[SISIS note: The following mainstream news article is provided for reference only. It may contain biased and distorted information and may be missing pertinent facts and/or context.]
A Court case about to conclude in Toronto may determine what Canadians can say on such great matters as the environment, consumption of diminishing resources, and the impact of public policy and material progress on aboriginal peoples.
The case involves an application brought by the giant Japanese-owned, paper-products firm, Daishowa Inc., for a permanent injunction halting the boycott campaign -- a successful crusade -- against its products by a Toronto-based group called Friends of the Lubicon.
Among others things, Daishowa wants a judicial finding that the campaign is tantamount to a conspiracy to harm the company and that the Friends defamed Daishowa by stating that its logging intentions on land claimed as traditional hunting territory by the impoverished Lubicon Cree of Northern Alberta amounted to genocide.
The implications of the case are fascinating.
They touch on the sort of freedom citizens' groups should have to protest against industrial pollution, against commercial development in environmentally sensitive areas, against corporate objectives perceived to be destructive of aboriginal peoples' culture.
They, in fact, touch on freedom of opinion and expression and freedom of association. And, given one of the central issues -- the use of the word "genocide" -- before Mr. Justice James MacPherson of the Ontario Court's General Division, they also touch on what Canadians might or might not be told about the impact on aboriginal culture of the large-scale exploitation of natural resources.
Friends of the Lubicon lost the legal battle 21 months ago against the imposing of an interim injunction against their boycott campaign.
An Ontario Court of Appeal majority decision stated the group acted with the intent to harm Daishowa -- rejecting the Friends' argument that they acted merely to support the Lubicon and to pressure the company to promise not to log land claimed by the Lubicon until the band's land claims are settled.
Daishowa has stated that it lost nearly $2-million in profit directly attributable to the Friends' campaign, which, among other things, was aimed at persuading customers and potential customers of Daishowa products to buy from other suppliers. The appeal court arrived too effortlessly at the decision that this loss constituted a tort -- a wrongful legal injury.
The fact of harm does not automatically mean an intent to harm. And when the action being subjected to legal analysis is profoundly entwined with the public value of Canadians' democratic freedoms, the courts should walk on eggs.
As it stands, the appeal court ruling is a sword for any corporation to grab to skewer citizen protest campaigns. What, for example, might the decision mean for any group that wanted to support the Labrador north coast Innu and Inuit by organizing a boycott campaign in response to the environmental threats posed by the potential developers of the Voisey's Bay nickel resource? The essence of Daishowa's argument is that the Friends' employment of what is known as secondary picketing was illegal because the group used illegal means: a plan to injure the company economically, a misrepresentation of the company's intentions vis-a-vis logging on Lubicon-claimed land and a defaming of the company by stating that its intentions amounted to genocide against the Lubicon.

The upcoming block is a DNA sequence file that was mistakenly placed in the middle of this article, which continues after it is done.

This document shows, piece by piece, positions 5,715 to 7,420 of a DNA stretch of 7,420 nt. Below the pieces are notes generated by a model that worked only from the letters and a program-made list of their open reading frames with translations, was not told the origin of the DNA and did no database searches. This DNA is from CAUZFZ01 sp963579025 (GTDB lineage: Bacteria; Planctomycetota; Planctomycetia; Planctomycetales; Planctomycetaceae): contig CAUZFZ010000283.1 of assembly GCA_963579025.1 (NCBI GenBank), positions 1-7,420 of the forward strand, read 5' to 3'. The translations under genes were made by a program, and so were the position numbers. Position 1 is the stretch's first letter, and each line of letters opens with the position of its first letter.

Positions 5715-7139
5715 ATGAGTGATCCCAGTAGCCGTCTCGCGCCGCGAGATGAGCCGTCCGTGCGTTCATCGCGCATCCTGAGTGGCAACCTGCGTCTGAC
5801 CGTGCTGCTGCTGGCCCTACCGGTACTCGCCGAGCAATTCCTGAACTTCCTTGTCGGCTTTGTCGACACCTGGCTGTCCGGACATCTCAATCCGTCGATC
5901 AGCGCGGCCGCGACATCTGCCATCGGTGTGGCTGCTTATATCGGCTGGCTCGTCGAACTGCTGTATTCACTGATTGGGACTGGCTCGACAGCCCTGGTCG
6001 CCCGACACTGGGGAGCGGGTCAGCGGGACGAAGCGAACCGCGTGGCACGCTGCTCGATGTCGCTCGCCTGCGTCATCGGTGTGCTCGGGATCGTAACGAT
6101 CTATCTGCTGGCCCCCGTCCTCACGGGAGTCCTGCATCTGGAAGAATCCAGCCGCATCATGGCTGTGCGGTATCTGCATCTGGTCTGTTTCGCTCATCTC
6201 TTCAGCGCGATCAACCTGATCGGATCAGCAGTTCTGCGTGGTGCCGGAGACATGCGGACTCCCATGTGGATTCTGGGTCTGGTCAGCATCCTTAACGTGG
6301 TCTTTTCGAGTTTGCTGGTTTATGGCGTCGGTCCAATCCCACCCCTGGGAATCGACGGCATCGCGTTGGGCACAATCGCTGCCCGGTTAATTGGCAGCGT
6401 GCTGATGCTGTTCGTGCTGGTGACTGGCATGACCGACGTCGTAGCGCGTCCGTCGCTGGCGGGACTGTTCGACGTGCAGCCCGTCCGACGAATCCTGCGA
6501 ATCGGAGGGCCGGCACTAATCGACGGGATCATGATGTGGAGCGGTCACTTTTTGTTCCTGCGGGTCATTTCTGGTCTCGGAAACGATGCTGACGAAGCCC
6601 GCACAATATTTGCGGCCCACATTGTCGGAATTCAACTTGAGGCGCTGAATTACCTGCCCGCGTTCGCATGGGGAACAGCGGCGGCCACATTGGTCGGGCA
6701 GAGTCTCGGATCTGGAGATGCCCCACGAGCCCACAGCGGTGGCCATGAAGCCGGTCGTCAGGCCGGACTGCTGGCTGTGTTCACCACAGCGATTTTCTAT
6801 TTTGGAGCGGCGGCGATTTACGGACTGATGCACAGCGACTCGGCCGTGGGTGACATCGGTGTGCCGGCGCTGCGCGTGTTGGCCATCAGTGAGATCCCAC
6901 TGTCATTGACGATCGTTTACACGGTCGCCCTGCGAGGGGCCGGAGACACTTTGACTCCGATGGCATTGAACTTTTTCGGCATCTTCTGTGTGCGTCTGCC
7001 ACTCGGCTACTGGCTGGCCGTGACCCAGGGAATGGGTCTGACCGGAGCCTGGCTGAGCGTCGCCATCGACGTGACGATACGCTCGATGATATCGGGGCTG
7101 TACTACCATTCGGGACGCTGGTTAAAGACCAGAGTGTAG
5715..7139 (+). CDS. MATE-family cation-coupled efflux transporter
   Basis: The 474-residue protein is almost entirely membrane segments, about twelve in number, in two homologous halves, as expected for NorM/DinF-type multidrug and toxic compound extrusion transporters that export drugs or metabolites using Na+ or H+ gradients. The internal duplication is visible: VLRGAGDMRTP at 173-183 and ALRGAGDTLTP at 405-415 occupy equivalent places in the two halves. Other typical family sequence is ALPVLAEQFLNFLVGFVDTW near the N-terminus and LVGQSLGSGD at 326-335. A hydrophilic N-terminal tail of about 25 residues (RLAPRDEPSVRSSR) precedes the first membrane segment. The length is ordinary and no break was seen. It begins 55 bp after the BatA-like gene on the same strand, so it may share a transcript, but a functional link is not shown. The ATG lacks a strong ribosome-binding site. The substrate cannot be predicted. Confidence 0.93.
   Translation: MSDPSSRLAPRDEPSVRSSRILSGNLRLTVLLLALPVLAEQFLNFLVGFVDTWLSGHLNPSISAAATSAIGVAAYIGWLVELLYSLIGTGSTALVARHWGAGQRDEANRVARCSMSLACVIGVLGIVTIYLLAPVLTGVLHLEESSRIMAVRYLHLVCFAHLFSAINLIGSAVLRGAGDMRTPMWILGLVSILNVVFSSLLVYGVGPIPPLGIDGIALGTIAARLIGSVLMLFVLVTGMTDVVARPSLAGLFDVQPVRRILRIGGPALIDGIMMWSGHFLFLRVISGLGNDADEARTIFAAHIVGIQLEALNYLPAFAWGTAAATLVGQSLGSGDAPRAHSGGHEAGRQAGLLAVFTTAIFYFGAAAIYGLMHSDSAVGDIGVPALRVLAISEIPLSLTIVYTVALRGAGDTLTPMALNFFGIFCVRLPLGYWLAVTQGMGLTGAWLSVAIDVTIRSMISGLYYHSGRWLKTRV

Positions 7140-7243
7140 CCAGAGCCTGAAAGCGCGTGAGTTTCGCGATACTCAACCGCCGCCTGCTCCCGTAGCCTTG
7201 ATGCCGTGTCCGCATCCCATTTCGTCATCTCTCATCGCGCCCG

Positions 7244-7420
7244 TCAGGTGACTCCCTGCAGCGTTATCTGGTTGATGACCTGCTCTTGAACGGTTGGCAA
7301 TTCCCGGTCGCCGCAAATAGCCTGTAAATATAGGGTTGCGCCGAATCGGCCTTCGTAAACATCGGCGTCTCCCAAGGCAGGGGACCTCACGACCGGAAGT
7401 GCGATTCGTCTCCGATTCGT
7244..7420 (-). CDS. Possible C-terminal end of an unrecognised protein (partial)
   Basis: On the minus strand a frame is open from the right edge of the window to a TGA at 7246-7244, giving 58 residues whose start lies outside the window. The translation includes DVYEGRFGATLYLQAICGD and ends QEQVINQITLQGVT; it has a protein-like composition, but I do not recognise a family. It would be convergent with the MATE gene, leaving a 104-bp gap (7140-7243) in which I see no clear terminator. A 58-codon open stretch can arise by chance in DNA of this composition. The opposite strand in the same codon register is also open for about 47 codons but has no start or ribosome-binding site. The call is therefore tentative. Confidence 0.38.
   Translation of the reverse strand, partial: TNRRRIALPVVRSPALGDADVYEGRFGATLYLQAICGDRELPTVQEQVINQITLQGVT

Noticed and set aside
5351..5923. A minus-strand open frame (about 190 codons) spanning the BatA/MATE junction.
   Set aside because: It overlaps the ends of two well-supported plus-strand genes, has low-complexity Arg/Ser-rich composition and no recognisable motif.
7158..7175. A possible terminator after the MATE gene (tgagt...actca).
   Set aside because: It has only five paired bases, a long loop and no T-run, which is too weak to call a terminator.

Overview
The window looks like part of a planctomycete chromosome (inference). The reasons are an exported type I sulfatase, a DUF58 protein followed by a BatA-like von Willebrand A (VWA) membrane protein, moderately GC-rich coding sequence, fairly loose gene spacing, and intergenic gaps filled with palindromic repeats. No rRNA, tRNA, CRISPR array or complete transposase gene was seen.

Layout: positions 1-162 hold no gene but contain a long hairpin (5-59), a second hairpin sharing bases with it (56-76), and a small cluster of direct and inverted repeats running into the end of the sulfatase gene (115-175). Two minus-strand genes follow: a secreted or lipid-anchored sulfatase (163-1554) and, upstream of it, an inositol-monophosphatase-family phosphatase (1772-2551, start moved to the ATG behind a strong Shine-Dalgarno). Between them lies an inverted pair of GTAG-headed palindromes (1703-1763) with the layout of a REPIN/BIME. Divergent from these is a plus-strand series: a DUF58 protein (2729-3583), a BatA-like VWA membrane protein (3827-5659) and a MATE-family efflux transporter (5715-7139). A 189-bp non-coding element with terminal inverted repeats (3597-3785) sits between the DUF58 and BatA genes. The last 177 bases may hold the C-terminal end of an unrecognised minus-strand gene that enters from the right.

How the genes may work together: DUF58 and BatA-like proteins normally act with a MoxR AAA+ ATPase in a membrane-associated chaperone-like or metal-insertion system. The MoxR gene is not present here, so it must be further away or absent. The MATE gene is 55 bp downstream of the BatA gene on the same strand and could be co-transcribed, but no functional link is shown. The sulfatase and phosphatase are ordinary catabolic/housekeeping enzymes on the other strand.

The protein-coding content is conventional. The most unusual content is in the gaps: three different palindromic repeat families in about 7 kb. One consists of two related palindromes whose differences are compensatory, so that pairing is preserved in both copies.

Under the terms of the interim injunction, Friends of the Lubicon are "prohibited from using 'genocide' or 'genocidal' or other terms connoting genocide in written or oral communications."
I dropped into the courtroom yesterday morning to hear some of the genocide argument.
Lawyer Peter Jervis, counsel for Daishowa, tried to block Friends' lawyer Karen Wristen from calling as an expert witness University of Colorado Professor Ward Churchill, a recognized international authority on genocide and its relevance to the treatment of North American indigenous peoples.
Mr. Jervis argued that Prof. Churchill's evidence would be merely opinion, that genocide has no definition in case law and that a simple dictionary definition of genocide would suffice which, in any event, would be the way most Canadians understand the word (my Oxford dictionary calls it "deliberate extermination of a people"). Ms. Wristen wanted to establish that physically killing people is only one definition of genocide.
Judge MacPherson said he would hear Prof. Churchill's testimony and decide afterwards whether to admit it.
The professor gave a compelling dissertation on the word's origin, history and meaning in international law. The bottom line of what he said is that the definition of genocide includes causing serious psychological harm to a "race, nation or tribe" and deliberately inflicting conditions of life calculated in whole or in part to bring about a group's destruction.
Judge MacPherson admitted his evidence.